Snowden’s responsible for much of the mainstream media waking up

He’s responsible for more than that for christ’s sake. Why minimize what he’s done?

https://en.wikipedia.org/wiki/2013_mass_surveillance_disclosures#2013_Disclosures_by_category?

Thanks to Snowden, we now know the NSA:

• Had James Clapper lie under oath to us - on camera - to Congress to hide the domestic spying programs Occured in March, revealed in June.

• Warrantlessly accesses records of every phone call that routes through the US thousands of times a day June September

• Steals your private data from every major web company (Facebook, Google, Apple, Microsoft, et al) via PRISMJune and pays them millions for it August

• Pays major US telecommunications providers (AT&T, Verizon, et al) between $278,000,000-$394,000,000 annually to provide secret access to all US fiber and cellular networks (in violation of the 4th amendment). August

• Intentionally weakened the encryption standards we rely on, put backdoors into critical software, and break the crypto on our private communications September

• NSA employees use these powers to spy on their US citizen lovers via LOVEINT, and only get caught if they self-confess. Though this is a felony, none were ever been charged with a crime. August

• Lied to us again just ten days ago, claiming they never perform economic espionage (whoops!) before a new leak revealed that they do all the time. September

• Made over fifteen thousand false certifications to the secret FISA court, leading a judge to rule they “frequently and systemically violated” court orders in a manner “directly contrary to the sworn attestations of several executive branch officials,” that 90% of their searches were unlawful, and that they “repeatedly misled the court.” September September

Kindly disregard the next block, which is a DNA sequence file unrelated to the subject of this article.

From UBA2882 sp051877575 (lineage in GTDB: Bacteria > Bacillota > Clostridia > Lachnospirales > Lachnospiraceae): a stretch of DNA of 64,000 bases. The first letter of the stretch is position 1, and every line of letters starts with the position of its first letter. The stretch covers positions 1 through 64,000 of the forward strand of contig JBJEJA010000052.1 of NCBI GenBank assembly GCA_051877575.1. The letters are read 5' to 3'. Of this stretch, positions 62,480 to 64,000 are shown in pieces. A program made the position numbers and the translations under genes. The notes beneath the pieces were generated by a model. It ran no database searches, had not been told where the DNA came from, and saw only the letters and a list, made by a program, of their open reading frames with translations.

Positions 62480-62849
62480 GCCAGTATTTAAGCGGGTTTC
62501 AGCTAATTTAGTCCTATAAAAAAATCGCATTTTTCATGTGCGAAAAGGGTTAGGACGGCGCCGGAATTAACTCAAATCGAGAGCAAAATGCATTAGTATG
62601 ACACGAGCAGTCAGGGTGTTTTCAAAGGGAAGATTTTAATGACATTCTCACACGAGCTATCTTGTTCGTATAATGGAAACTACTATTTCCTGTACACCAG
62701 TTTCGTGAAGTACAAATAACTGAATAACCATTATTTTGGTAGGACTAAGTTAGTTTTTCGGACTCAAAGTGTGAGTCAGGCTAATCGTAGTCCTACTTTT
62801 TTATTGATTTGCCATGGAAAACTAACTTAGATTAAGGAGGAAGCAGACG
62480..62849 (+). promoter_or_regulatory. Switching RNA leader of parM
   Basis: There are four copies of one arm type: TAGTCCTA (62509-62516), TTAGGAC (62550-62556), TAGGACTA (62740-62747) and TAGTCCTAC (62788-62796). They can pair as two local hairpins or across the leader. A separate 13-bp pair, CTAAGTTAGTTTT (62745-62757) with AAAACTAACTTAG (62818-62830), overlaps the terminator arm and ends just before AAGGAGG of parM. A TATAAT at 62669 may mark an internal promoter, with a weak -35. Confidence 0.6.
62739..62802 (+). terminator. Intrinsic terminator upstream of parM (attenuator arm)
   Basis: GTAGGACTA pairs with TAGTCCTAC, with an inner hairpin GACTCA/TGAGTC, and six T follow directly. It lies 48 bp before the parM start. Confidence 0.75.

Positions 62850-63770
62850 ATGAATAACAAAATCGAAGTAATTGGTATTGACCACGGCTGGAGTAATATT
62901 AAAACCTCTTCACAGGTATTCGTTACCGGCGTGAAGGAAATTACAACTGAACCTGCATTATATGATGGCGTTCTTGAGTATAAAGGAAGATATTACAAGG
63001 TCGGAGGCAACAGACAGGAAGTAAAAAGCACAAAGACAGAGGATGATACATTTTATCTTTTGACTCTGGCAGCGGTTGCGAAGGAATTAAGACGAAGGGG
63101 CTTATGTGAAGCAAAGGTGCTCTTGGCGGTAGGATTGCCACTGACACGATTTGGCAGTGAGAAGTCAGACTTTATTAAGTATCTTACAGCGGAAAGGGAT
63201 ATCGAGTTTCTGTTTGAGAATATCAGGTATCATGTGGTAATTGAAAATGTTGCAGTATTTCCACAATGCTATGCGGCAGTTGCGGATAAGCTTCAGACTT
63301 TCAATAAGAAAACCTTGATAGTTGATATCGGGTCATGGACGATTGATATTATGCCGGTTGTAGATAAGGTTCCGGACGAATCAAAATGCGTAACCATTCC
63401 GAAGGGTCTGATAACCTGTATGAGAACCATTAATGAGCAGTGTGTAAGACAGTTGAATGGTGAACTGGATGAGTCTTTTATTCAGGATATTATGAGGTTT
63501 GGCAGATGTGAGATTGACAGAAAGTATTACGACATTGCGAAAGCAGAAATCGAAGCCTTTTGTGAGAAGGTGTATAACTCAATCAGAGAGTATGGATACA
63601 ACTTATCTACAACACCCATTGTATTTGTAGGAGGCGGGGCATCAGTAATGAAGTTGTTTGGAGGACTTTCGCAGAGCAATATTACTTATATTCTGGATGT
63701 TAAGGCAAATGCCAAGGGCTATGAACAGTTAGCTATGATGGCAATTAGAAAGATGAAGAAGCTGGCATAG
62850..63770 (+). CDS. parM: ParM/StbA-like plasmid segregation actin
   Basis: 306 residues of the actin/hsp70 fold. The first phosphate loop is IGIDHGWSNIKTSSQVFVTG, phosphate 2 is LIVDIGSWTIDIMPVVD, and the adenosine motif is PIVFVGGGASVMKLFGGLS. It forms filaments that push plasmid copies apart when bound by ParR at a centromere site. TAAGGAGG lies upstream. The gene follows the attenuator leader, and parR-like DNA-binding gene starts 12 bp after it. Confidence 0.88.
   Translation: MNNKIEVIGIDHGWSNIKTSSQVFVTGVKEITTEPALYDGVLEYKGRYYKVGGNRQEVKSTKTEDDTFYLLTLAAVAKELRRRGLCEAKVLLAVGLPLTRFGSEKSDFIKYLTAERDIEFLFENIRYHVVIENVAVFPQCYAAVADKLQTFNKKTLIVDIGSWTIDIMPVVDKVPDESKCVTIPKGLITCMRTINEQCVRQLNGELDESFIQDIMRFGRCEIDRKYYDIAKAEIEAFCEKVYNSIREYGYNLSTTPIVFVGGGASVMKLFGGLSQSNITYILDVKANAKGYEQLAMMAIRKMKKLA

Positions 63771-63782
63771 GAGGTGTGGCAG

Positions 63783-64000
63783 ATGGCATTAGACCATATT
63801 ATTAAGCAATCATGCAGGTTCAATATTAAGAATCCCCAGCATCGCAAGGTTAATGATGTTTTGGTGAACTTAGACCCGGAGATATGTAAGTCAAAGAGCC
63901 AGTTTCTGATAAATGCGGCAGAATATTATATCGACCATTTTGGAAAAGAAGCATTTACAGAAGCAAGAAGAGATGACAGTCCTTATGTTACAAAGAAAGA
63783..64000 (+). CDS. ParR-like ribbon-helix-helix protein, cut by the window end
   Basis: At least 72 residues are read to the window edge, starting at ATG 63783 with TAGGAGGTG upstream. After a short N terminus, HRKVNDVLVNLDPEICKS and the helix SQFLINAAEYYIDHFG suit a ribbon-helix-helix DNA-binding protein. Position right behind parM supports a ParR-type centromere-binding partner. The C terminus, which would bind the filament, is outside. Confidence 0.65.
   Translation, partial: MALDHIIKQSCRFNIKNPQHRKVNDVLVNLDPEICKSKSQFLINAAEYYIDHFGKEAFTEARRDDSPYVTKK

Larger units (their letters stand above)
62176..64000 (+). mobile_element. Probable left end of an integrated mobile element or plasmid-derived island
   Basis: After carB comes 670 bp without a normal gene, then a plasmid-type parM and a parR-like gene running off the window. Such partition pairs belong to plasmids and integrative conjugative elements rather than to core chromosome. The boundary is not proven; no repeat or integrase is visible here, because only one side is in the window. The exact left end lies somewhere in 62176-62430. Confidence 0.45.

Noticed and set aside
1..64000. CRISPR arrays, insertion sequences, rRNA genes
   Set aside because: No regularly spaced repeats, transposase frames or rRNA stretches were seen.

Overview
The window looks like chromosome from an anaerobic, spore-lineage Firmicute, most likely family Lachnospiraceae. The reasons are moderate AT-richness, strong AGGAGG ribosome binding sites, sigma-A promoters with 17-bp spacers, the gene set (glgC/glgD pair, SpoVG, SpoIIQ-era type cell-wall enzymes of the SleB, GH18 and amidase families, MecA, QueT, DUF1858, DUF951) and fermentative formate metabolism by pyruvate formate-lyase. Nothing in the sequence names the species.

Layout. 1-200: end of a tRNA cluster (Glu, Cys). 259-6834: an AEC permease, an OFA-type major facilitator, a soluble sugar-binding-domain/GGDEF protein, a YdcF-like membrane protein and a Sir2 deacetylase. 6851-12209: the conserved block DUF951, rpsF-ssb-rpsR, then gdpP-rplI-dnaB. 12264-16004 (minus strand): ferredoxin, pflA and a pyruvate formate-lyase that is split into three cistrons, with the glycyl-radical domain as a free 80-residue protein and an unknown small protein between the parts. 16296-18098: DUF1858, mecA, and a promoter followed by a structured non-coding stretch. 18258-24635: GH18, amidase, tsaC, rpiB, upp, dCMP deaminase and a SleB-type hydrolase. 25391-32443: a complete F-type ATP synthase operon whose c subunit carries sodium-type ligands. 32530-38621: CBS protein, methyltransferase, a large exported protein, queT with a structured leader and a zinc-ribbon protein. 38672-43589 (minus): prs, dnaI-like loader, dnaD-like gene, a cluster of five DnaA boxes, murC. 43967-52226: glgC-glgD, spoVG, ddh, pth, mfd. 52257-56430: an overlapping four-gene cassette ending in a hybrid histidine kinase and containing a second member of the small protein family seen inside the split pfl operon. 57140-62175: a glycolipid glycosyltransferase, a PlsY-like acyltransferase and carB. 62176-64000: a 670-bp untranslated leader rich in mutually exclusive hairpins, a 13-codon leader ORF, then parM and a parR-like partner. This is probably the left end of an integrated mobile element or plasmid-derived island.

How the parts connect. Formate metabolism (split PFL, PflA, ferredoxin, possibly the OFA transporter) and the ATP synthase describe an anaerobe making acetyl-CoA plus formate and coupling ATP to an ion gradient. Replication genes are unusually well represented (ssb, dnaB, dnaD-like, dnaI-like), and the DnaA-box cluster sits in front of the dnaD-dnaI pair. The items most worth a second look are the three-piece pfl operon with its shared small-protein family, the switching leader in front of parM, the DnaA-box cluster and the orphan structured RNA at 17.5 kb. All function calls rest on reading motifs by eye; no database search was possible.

• Has programs that collect data on US Supreme Court Justices and elected officials, and they secretly provide it to Israel regulated only by an honor system. September

source for list and sources


#18

Why, the underlings were just following orders, so we can’t go after them; but we can’t hold the leadership responsible for a few bad apples acting in excess of their authority… Just another instance of Schrodinger’s misconduct, nothing to see here.


#19

You brought up the Civil Rights Movement, not me. And I’ll say again- one can criticize Snowden’s approach and not be on the NSA’s “side”, just as one could criticize individual Civil Right’s figures approaches and not be pro-segregation.


#20

[quote=“Cowicide, post:17, topic:9458”]
He’s responsible for more than that for christ’s sake. Why minimize what he’s done?
[/quote]The initial leak and the stories about it were info we already knew about (and in many cases, had ongoing lawsuits over). And I’m far from one of Rosen’s insiders. Anyone who reads the paper or Boing Boing, or belongs to the EFF and ACLU knew about this stuff.

And I don’t think a lot of what 's been leaked since is stuff that should have been leaked.


#21

Sorry, but I can’t agree. We might have suspected, but the stonewalling under the guise of “protecting national security secrets” prevented further review. This is the entire value of an insider turning whistleblower. It eliminates the ability to obscure, to stall, to obfuscate with semantic trickery.

If you remember, the administration even blocked the viewing of the legal interpretations that they were using to justify much of this activity. When you can’t even see the wording of their lawyers, it is impossible to know how far they are stretching the usage, or to challenge it.